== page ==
Thank YOU!

You can imagine how this happy gift strikes me a bit speechless. It is hard to say thank you adequately for such a kind and caring gift of time and skill and generosity!

The English teacher in me keeps falling back on Shakespeare:

I can no other answer make but thanks, and thanks, and ever thanks!

Thank you, my friends!


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(23) Comments

  1. Oh the quilt is just lovely and such variations of our needlework!!!!!
    I cannot wait until you start the chicken scratch. I have always wanted to do it and have not even begun to do any.
    I am hoping you will guide us step by step so we can learn.
    Something wonderful to look forward to learning.
    Please make it soon!!!

  2. Hi Mary, what a lovely quilt! I hope you know how much joy and happiness your teaching through your website brings to all of us.



  3. Wow – what an incredible gift! It’s things like this that remind us to be grateful and I know for certain that the entire group of ladies are grateful for what you do for all of the needlework community. Enjoy your gift Mary and feel the love!

  4. This is good. Several acts of gratitude sewed together. I wish I could’ve been a part of it. But this’ll have to do: Thank You, Mary, for All the Work You Do. You teach and you, most importantly, inspire. I feel as though I can express myself with embroidery in a way that I cannot in other mediums because your videos and articles are so complete, and your projects always include a bit of wiggle room to personalize according to our skills and tastes. (And you are no longer an English teacher, so no criticizing my run-on sentences! Lol!)

  5. What a wonderful tribute to all you have given the stitching community! And YES, a series with needlework tools would be awesome! While I love what you do with the Jacobean inspired designs, it’s not my style. But needlework tools as inspired in this quilt would be fantastic! Thank you for all you do.

  6. Colour, creativity and fun! They surely had a great time stitching that quilt, and it shows.
    Hats off to you, ladies, and I second your thank you message to Mary for all she does for stitchers the world over.

  7. Such a beautiful gift. Bet you didn’t get much work finished the day that arrived (I’m thinking too excited to work). I am particularly interested in the chicken scratch and gingham block. Gingham adds a farmhouse vibe for me and I have also been very interested in whitework. I think it would make a beautiful christmas/winter block. Thanks for sharing, Shelly

  8. What a lovely, thoughtful present! A generous gift of time and talent. It will be a cheerful addition to your studio wall.

  9. Oh that is so very lovely and caring! What a delightful little gift! And thank you for showing it in details! It feels and look very cheery and special.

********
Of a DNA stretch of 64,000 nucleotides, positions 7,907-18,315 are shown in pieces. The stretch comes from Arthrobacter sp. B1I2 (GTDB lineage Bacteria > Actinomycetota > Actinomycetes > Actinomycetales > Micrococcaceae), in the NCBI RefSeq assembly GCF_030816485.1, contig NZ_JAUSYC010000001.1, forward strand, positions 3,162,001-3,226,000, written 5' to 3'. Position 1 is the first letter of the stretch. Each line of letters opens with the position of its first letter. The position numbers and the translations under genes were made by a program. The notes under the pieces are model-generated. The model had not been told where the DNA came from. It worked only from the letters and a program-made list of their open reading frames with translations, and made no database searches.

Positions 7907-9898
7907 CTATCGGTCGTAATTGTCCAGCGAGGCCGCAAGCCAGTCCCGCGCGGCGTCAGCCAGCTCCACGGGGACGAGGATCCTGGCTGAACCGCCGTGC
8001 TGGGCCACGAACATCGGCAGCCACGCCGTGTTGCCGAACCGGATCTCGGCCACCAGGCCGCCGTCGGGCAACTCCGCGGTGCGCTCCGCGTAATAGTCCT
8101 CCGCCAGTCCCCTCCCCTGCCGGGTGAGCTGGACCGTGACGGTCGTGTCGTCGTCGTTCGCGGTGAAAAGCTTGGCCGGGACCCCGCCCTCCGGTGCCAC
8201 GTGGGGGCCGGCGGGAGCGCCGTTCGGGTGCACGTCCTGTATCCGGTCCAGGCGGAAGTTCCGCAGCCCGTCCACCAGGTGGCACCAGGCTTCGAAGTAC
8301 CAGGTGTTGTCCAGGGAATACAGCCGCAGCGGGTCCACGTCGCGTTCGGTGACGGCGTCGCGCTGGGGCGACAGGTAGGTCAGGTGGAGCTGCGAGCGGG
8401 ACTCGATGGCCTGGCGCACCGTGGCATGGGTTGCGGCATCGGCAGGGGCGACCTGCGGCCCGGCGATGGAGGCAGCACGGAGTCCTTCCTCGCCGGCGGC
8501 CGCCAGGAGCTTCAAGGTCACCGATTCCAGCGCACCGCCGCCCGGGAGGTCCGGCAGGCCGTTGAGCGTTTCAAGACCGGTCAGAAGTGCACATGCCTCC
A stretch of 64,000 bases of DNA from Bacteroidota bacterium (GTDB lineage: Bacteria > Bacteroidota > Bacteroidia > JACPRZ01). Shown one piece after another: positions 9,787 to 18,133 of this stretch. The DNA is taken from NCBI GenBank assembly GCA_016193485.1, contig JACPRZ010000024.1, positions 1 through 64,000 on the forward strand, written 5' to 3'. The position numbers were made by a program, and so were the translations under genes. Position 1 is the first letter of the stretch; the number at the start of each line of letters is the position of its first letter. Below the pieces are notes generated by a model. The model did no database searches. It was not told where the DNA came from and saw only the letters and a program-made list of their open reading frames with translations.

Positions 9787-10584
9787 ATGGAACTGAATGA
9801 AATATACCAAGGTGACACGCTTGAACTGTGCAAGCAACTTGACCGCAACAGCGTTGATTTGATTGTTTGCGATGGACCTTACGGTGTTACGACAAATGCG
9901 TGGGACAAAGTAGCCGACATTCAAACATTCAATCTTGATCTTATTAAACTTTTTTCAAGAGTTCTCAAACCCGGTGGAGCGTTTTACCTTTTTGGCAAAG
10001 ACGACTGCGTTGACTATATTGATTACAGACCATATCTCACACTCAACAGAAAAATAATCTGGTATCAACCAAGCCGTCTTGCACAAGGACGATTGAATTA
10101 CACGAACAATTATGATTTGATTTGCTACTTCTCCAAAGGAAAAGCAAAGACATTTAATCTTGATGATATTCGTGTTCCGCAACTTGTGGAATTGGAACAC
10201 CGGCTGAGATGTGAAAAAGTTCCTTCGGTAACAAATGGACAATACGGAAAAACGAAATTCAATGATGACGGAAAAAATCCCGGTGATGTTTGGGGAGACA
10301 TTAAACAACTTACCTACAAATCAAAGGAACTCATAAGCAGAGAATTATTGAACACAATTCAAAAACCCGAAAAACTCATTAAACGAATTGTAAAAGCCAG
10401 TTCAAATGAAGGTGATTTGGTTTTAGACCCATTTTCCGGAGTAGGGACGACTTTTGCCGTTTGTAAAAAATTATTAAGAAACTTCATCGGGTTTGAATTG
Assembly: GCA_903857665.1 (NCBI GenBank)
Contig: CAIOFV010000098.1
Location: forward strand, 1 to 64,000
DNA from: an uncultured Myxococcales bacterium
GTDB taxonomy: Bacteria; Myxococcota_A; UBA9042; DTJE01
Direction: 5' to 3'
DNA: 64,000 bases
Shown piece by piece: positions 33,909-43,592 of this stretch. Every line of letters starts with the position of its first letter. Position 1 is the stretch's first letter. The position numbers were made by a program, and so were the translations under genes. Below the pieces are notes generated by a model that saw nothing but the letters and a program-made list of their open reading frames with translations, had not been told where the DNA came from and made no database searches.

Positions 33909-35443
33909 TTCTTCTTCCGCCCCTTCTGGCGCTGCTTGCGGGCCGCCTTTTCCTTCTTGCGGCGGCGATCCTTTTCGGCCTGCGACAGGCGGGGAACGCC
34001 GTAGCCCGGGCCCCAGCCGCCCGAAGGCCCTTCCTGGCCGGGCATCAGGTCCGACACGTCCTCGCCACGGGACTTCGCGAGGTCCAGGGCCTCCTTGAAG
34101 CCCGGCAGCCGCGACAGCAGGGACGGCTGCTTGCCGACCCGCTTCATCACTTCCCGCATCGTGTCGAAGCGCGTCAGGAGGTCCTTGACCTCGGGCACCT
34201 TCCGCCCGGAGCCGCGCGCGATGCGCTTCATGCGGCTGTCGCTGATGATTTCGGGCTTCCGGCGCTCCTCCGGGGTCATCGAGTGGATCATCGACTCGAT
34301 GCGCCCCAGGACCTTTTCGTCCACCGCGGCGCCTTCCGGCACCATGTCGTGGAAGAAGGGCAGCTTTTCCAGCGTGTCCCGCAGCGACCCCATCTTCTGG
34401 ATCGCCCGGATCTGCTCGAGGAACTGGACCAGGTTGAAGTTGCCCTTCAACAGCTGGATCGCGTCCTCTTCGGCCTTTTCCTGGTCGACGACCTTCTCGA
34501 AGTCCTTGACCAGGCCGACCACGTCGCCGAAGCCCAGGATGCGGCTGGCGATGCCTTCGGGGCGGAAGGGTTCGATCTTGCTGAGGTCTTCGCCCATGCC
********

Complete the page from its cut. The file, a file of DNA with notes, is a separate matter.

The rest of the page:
10. Today it is a couple of years after stitching a running bear on a piece of denim…
    The bear has RYA STITCHES, uncut loops, in its body. This was to help it appear young. There is TURKEY WORK, cut loops, primarily on its face and jawline. It is funny how the same stitch gets a different name just because the surface loops have been cut and/or trimmed.

    I am sorry the running movement is not more clear. The legs are bunched together under this bear. More practice needs to be done to draw attention to such details.

    The >70 mass of daisies were created before realizing how realistic non-symmetrical blossoms appear. Now, most of my lazy daisies are made up of uneven collections of 3 to 20 petals. Shorter petals help add to a more 3-dimensional look.

    I am grateful to have my little piece become part of your big quilt, Mary Corbet. It is wonderful to believe my work may help others smile.

  11. What a lovely gift. I think my 2 favorite blocks are a scissors and the swirls. Thanks for sharing such lovely work.

  12. What a lovely present! Beautiful stitching, and loving thoughts. It’s a recipe for gratitude! Ladies, what a nice thing you have created, and so nice that you shared it with us, Mary!

    You’ve shared so generously of your time, skill, talent and knowledge with us. I am always turning to your website for help when I’m stuck, or looking for a recommendation. And you’ve steered me to some amazing books I didn’t know I needed until you reviewed them.

    I wonder how many people go and tackle a technique that they didn’t know they’d be interested in until you wrote about it?

    Oh, you’re just the best kind of trouble maker! Just see what these ladies did? 🙂

  13. Ohh what a beautiful and thoughtful gift! I love the variety of the individual embroideries and how they’ve created a whole together as a quilt. I can see what a cheerful addition it will be to your studio and it must make you smile every time you look at it. 🙂

  14. I love the red and white gingham chicken scratch. I was just wondering is it just the regular gingham that you get in a fabric store? In the picture it looks thicker than just the regular gingham fabric.
    Thanks so much,

    1. That looks like it might be a fabric like homespun, but it’s too square. You want thread-dyed fabric (where the threads are the actual color and they are woven to make the fabric) rather than a printed fabric. Also, it could be because the photo is close up, so you’re seeing more of the weave than you would if it were further away.